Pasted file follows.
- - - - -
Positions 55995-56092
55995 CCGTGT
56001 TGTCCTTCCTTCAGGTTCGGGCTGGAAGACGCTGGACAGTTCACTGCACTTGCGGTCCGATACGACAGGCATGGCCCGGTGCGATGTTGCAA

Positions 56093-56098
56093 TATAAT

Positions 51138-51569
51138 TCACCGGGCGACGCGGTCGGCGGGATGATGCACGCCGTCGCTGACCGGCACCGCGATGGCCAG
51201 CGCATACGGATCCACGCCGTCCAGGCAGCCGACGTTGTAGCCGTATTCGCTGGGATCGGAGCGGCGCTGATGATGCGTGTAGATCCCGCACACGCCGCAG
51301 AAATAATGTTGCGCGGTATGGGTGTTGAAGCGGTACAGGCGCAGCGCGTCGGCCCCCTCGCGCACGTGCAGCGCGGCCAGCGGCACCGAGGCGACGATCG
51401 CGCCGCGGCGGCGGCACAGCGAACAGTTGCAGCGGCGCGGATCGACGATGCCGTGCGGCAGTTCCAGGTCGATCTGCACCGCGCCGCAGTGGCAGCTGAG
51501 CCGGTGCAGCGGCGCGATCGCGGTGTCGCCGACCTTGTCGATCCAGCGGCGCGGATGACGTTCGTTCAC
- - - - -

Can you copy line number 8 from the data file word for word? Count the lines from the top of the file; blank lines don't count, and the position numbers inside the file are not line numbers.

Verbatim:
51201 CGCATACGGATCCACGCCGTCCAGGCAGCCGACGTTGTAGCCGTATTCGCTGGGATCGGAGCGGCGCTGATGATGCGTGTAGATCCCGCACACGCCGCAG